Expectations for a mild winter combined with strong natural gas production, robust storage and an anticipated small decrease in overall gas demand mean this winter will be "neutral" for pressure on gas prices, the Natural Gas Supply Association (NGSA) said Wednesday.
For its 15th annual Winter Outlook, the trade association relied on work by Energy Ventures Analysis (EVA) for its assessment.
"When NGSA weighed all the different factors, the picture that emerged for the upcoming winter is one of a flexible natural gas market that is able to respond to changes in weather and customer demand with abundant production and storage. We anticipate neutral pressure on prices compared to last winter," said NGSA Chairman Bill Green, who is also vice president for downstream marketing at Devon Energy Corp.
EVA projects a slight decrease in overall demand compared to last winter (when gas prices at Henry Hub averaged $3.21/MMBtu), mainly because the forecasted 7% warmer winter is predicted to decrease demand from the residential and commercial sectors by 2.5 Bcf/d on average.
Growing demand from power generators will take up some of the slack, though. Winter-over-winter demand growth of 1.1 Bcf/d, about 5%, in the power sector will partially offset the decline in residential/commercial demand. Fuel-switching to natural gas from higher-cost fuels will account for most of the demand increase, EVA and NGSA said. EVA forecasts winter fuel-switching of 5.6 Bcf/d.
"We anticipate temporary fuel-switching to natural gas to reach near-record levels this winter," Green said. "The winter record of 6 Bcf/d of coal-to-gas switching was set in winter 2011-2012. In fact, in 2012 natural gas generation displaced so much coal-fired generation that carbon dioxide emissions reached a 20-year low."
And then there has been a more permanent shift to natural gas-fueled power generation in recent years due to the retirement of coal-fired plants, particularly in order to comply with the Environmental Protection Agency's Mercury and Air Toxics Standards rule.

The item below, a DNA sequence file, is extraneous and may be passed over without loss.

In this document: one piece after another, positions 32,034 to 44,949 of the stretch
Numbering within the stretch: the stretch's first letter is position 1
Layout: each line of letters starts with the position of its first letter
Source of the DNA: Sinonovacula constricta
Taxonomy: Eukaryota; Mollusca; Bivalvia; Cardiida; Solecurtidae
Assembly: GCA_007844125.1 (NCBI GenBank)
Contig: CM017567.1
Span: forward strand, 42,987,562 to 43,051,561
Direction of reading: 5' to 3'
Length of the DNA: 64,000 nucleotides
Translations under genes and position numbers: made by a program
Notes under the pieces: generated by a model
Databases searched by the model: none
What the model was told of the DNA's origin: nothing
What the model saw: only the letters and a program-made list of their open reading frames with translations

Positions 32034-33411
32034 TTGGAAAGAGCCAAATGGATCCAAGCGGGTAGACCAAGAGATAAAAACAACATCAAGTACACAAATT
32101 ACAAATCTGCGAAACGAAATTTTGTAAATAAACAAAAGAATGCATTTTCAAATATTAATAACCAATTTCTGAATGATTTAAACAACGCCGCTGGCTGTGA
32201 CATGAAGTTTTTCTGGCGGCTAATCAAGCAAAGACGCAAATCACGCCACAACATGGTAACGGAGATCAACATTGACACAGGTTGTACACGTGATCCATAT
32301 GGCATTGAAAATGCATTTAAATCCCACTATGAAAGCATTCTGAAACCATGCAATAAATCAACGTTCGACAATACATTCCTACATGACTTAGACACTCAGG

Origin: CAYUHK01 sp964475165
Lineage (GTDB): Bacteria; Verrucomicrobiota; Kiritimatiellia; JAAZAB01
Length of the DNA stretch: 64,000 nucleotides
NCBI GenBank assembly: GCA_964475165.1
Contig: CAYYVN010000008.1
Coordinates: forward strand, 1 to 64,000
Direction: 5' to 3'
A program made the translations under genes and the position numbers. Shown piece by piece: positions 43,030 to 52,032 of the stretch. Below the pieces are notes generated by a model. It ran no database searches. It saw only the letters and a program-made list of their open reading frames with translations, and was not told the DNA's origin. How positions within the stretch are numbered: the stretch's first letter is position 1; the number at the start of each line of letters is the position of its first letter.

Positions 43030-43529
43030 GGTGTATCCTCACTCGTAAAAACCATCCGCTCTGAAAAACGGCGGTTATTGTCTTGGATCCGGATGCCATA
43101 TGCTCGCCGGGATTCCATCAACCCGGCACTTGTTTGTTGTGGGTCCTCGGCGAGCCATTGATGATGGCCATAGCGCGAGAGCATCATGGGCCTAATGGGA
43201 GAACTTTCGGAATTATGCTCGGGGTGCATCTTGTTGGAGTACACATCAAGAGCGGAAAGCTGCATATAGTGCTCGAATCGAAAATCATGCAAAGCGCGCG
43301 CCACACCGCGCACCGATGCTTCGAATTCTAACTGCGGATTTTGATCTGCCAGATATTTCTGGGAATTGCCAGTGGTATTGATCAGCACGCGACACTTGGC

EVA is expecting a 0.2 Bcf/d demand increase in the industrial sector, which at less than 1% is smaller than usual for winter. There has been slower winter-over-winter growth in the sector of just 0.7% across the entire manufacturing sector due to a lack of global economic growth and a strong dollar.
Despite the slowing manufacturing sector, the natural gas-intensive petrochemical, fertilizer and steel industries continue to drive natural gas demand with 66 capacity expansions and new builds planned for the 2015-2020 time period, consuming an estimated 3.9 Bcf/d more of natural gas annually by 2020, EVA found.
The first exports of liquefied natural gas aren't expected to happen until December when Cheniere Energy Inc. begins export operations at its Sabine Pass terminal in Louisiana. "LNG exports will grow, but they will remain a small slice of overall demand in the next years," Green said. "Exports to Mexico are expected to increase to 3.2 Bcf/d this winter with the construction of new Mexican pipelines."
The outlook for supply this winter is robust, EVA found, as record production is expected.
The shale revolution has ushered in a remarkable era, as evidenced by dramatic growth in production over the last eight years," Green said. "This winter's supply is expected to be robust because of drilling efficiencies and new infrastructure coming online to move natural gas out of producing shale areas.
"Since the onset of shale production on a large scale, we've had year after year of stability for consumers."